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Savannah seeking faster, expanded wireless network

As the city develops plans for improving public safety and spurring economic development, officials say there is a need to evaluate Savannah’s high-speed Internet capabilities as well.

“The reality is a lot of our city is not connected right now,” said Bret Bell, city spokesman.

Improving connectivity by expanding the city’s fiber-optic network will make it possible to add more security cameras and get the most out of high-tech devices such as mobile computers used by Savannah-Chatham police, according to officials.

At the same time, the business community has been advocating for the city to take a more active role in boosting broadband services to better serve local entrepreneurs and attract commercial investment.

Ruel Joyner, a board member and former president of the Savannah Downtown Business Association, said the services being offered downtown are slow and expensive compared to other cities.

“We’re looking to compete with other metropolitan areas,” Joyner said. “But we’ve been stuck in the stone ages with the amount of broadband we have.”

Improved wireless infrastructure is not just needed downtown, officials say. The city also hopes to foster business investment in Savannah’s more impoverished areas such as Waters Avenue and the proposed Canal District west of the Historic District where a new arena is expected to be built.

A study being considered Thursday by the Savannah City Council would look at ways to expand the broadband network capabilities throughout the city, said Sean Brandon, Management Services bureau chief. 
The city is not likely to become an internet service provider itself, but public investments could be made to make the area more attractive for private providers, Brandon said.

At least one provider said it is already taking steps to boost service locally.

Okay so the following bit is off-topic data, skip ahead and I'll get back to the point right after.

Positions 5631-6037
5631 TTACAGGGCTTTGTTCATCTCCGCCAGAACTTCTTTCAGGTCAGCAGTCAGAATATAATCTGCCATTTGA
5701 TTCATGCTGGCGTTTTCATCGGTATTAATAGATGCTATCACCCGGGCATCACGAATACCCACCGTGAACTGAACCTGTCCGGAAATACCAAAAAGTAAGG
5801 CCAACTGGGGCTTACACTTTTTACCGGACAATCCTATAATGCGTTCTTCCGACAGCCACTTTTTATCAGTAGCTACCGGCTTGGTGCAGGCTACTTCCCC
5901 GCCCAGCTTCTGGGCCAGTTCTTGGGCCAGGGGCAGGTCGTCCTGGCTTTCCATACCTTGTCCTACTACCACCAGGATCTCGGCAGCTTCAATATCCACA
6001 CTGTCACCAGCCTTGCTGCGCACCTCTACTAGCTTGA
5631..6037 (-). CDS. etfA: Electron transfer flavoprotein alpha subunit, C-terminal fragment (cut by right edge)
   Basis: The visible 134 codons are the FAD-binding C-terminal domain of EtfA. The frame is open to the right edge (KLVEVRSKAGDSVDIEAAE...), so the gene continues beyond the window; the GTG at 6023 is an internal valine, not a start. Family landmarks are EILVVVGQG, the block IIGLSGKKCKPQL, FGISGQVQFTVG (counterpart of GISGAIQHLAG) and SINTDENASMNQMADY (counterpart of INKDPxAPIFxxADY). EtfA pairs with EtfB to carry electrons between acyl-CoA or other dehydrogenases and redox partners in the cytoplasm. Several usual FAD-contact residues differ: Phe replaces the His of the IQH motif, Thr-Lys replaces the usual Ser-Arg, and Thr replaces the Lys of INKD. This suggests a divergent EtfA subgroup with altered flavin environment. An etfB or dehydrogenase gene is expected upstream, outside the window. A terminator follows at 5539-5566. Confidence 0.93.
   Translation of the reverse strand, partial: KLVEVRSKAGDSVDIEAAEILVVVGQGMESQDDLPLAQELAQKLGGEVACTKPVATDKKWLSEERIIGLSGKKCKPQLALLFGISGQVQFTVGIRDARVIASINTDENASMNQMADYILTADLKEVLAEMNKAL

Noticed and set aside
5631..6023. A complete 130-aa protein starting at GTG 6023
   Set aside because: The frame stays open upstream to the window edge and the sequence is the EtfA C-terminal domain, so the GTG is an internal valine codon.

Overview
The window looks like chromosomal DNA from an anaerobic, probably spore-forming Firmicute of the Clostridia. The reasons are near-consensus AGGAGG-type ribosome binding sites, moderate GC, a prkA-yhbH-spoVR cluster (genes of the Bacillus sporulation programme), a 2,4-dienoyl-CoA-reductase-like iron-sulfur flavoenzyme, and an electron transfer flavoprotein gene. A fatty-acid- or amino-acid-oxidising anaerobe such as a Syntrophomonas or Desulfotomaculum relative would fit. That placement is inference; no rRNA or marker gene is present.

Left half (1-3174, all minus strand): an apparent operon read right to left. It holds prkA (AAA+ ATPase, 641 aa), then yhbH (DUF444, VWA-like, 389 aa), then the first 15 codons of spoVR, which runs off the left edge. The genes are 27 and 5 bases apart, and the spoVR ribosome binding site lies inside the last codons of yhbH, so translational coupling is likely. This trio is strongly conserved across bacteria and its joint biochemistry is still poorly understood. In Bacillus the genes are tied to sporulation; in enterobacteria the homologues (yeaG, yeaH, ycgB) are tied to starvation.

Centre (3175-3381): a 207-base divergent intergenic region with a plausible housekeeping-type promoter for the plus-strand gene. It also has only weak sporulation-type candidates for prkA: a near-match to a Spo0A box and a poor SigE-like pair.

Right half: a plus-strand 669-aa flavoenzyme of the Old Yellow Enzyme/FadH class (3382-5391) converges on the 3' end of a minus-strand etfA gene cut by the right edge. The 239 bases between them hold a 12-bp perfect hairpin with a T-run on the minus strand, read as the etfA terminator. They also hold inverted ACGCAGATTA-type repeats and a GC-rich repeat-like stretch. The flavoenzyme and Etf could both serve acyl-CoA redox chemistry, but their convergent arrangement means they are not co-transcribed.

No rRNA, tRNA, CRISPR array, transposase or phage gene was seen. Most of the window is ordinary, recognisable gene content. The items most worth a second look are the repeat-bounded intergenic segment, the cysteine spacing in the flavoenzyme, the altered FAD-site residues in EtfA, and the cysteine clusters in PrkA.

In early March, Comcast Business announced plans to build a multi-million dollar fiber optic network in Savannah that would deliver the fastest internet speeds to businesses in the state beginning in the third quarter of 2016.

Spokesman Alex Horwitz said in an email Tuesday that the company is ahead of schedule and already has started bringing on major customers in the city.

The planned network serves certain parts of Savannah but will also extend across the entire metro area, Horwitz said.

The city’s proposed $65,200 contract with Magellan Advisors is being recommended after the consultant submitted the lowest of four bids to conduct the broadband study, coming in $52,300 less than the next highest proposal.

Brandon said city officials had some initial concerns about the difference in prices, but the company’s qualifications and experience were high, and the firm had excellent references. The cost was also lower because the firm did not include as many design and engineering costs, which will not be needed until the city determines what type of broadband model to implement, he said.

The contract will go before the council after an expected presentation by Savannah-Chatham Police Chief Joseph Lumpkin. During that workshop, Lumpkin is expected to discuss a list of department needs he recently submitted, which included $1.3 million for new surveillance cameras.

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